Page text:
Quantitative evaluation of disposable cups and leftover food generated by the users of a University Canteen in the State of Rio de Janeiro/ Avaliacao quantitativa dos copos descartaveis e restos alimentares gerados pelos usuarios de um Restaurante Universitario no Estado do Rio de Janeiro.
In current world of advances and transformations, people have increasingly eaten outside the home and, therefore, it has been necessary to increase the number of Food Service (FS) establishments to meet this demand. (1,2) However, in the transformation process of raw materials carried out by these services, various natural resources are used and different kinds of wastes are produced, a clear evidence of the importance of developing environmental practices throughout the food production stages. (3)
Thus, an environmental management system must be implemented in the FS for the control of the entire operation, from planning to production, developing actions and programs that aim to reduce the adverse impacts on biological, physical and socioeconomic resources. (4) The solution of environmental problems, or their minimization, requires a new attitude by entrepreneurs and managers, who must consider environmental issues in their decisions and adopt administrative and technological concepts that aim to increase the planet's support capacity. (5,6)
According to the American Dietetic Association (ADA), to foster environmentally responsible practices, it is necessary to preserve natural resources and diminish the amount of wastes generated in the processes of foods production, transformation, distribution, access, and consumption. (7)
The law no. 12.305/2010 provides important tools to sustain the necessary progress of the country with respect to the main environmental, social and economic problems that result from an improper management of solid wastes. This policy introduced measures for the prevention and reduction of wastes production using tactics such as the development of sustainable habits and the increased reuse, recycling, proper waste handling and disposal and selective wastes collection. (8)
In public Higher Education Institutions (HEIs), there are University Canteens, which produce and serve meals to a considerable number of students. (9) In these places, during the production process, large quantities of organic and inorganic residues are discarded, such as plastic packages and food remains and scraps. For this reason, due to the adverse environmental impacts that such materials have on the environment, this practice began to be discussed in studies conducted by these institutions. (10)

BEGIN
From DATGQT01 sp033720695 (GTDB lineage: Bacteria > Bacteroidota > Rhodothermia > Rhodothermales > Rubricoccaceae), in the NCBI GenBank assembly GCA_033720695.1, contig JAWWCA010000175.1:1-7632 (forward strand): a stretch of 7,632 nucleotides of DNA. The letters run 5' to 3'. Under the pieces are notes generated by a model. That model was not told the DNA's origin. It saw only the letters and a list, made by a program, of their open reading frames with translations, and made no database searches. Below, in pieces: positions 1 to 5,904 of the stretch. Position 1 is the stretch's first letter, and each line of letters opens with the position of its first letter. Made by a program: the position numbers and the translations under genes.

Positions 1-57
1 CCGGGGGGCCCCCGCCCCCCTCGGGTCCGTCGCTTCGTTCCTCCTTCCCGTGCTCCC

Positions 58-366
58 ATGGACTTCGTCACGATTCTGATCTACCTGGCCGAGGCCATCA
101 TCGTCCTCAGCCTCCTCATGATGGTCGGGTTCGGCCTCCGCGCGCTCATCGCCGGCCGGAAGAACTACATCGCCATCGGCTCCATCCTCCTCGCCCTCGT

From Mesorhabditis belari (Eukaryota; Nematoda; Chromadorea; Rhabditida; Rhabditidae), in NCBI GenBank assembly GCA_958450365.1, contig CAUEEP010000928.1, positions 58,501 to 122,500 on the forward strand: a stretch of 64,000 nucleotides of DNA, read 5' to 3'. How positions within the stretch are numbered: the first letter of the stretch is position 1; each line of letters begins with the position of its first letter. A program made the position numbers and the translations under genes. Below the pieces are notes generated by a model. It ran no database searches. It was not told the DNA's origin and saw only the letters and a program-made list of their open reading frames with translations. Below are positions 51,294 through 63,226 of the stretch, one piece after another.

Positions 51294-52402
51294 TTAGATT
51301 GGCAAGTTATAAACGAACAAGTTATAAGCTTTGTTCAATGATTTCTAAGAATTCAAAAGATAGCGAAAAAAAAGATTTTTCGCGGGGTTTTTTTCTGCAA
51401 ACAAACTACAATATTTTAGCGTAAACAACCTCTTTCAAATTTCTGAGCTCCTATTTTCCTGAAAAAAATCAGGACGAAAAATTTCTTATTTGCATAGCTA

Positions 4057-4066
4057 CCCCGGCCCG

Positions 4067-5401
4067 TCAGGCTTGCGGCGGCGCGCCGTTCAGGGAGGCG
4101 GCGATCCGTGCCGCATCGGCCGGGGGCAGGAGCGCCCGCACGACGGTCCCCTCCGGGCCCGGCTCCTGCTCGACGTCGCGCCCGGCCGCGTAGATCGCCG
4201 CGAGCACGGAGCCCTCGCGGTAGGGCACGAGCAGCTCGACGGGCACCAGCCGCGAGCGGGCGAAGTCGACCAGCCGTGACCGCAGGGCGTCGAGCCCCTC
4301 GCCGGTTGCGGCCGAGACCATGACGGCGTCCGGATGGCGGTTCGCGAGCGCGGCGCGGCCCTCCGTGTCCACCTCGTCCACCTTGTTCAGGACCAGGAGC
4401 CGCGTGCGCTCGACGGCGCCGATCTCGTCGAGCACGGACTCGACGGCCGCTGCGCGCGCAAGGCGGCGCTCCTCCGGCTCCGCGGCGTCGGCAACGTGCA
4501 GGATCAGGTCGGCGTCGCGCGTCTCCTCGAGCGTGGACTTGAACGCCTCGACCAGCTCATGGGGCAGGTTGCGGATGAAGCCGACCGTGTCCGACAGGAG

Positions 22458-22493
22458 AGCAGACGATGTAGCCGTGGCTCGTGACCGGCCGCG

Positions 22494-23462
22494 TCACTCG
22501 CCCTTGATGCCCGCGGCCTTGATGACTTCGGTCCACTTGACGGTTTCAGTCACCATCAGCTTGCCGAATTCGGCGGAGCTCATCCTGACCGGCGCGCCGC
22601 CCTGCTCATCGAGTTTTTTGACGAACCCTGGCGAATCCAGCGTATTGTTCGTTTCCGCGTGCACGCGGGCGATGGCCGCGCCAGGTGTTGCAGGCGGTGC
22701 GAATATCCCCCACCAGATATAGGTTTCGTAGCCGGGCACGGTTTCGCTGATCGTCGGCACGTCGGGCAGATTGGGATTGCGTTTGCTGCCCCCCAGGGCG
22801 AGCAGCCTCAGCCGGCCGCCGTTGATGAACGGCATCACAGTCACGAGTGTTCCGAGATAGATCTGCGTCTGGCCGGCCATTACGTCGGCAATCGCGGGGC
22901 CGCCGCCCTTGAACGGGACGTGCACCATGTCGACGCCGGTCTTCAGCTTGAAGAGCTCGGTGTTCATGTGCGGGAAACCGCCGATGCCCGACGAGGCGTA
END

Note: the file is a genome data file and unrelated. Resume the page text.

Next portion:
Organic solid wastes can be classified as every excess of processed, in natura, pre-prepared or ready-to-eat food that was not consumed at the day it was produced. (11) Among these classifications, food left uneaten in the plates of users is considered an indicator of acceptance of the dish served by the FS, since such leftover is influenced by the sensory characteristics of the food offered. The causes of this indicator must be evaluated, monitored and verified so that plans for the diners' sensitization and awareness can be developed as well as changes in the preparation of the meals to suit them to the users' preference. (12)
According to Seiffert, (13) environmental awareness and training processes, which are essential to achieve the engagement of all employees and, when exercised, can interfere with the practices of the Environmental Management System (EMS), should be part of the organizational daily routines. In this context, environmental education can be considered the element that creates a new vision of human relations with the environment and new ethical attitudes, which will lead to a critical and transforming vision of reality and the subjects' commitment with an effective participation in defining their personal and social future. (14)
Given the above, this study aimed to quantify solid wastes and identify the reasons that cause their generation by the users of a University Canteen in the state of Rio de Janeiro.
Material and Methods
Characterization of the Food Service
It is a quantitative case study conducted in a University Canteen (UC) in the state of Rio de Janeiro, which serves an average number of 7,000 meals per day (lunch and dinner). The meals are produced in the central kitchen in one of the university campuses and distributed to four external canteens, consisting of a mixed distribution system.
The menu offered is simple, consisting of the main dish, rice and bean, one side dish, two cold salads, one kind of desert and refreshment. The meals serving mode is of the cafeteria fixed type, where the main dish and desert only are portioned by the attendants. The UC has, on average, 150 employees, out of which there are ten nutritionists working in the central kitchen. The users of the UC are students of the university, technical and administrative public servants, outsourced workers, visitors and teachers.